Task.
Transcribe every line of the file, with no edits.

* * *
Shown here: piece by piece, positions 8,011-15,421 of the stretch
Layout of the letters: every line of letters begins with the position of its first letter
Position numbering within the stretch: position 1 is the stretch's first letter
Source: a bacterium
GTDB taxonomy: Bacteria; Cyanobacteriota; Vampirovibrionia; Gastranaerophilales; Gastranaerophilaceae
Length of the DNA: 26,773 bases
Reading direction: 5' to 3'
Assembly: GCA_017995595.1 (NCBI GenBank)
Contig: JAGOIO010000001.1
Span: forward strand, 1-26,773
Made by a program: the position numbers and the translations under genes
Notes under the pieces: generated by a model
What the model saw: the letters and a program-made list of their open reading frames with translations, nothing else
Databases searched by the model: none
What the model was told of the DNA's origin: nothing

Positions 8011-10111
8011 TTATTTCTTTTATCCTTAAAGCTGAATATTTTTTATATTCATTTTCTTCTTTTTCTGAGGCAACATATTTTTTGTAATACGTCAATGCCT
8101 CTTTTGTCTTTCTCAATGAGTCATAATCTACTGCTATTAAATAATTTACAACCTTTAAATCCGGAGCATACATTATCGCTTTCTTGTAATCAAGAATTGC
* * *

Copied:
Shown here: piece by piece, positions 8,011-15,421 of the stretch
Layout of the letters: every line of letters begins with the position of its first letter
Position numbering within the stretch: position 1 is the stretch's first letter
Source: a bacterium
GTDB taxonomy: Bacteria; Cyanobacteriota; Vampirovibrionia; Gastranaerophilales; Gastranaerophilaceae
Length of the DNA: 26,773 bases
Reading direction: 5' to 3'
Assembly: GCA_017995595.1 (NCBI GenBank)
Contig: JAGOIO010000001.1
Span: forward strand, 1-26,773
Made by a program: the position numbers and the translations under genes
Notes under the pieces: generated by a model
What the model saw: the letters and a program-made list of their open reading frames with translations, nothing else
Databases searched by the model: none
What the model was told of the DNA's origin: nothing

Positions 8011-10111
8011 TTATTTCTTTTATCCTTAAAGCTGAATATTTTTTATATTCATTTTCTTCTTTTTCTGAGGCAACATATTTTTTGTAATACGTCAATGCCT
8101 CTTTTGTCTTTCTCAATGAGTCATAATCTACTGCTATTAAATAATTTACAACCTTTAAATCCGGAGCATACATTATCGCTTTCTTGTAATCAAGAATTGC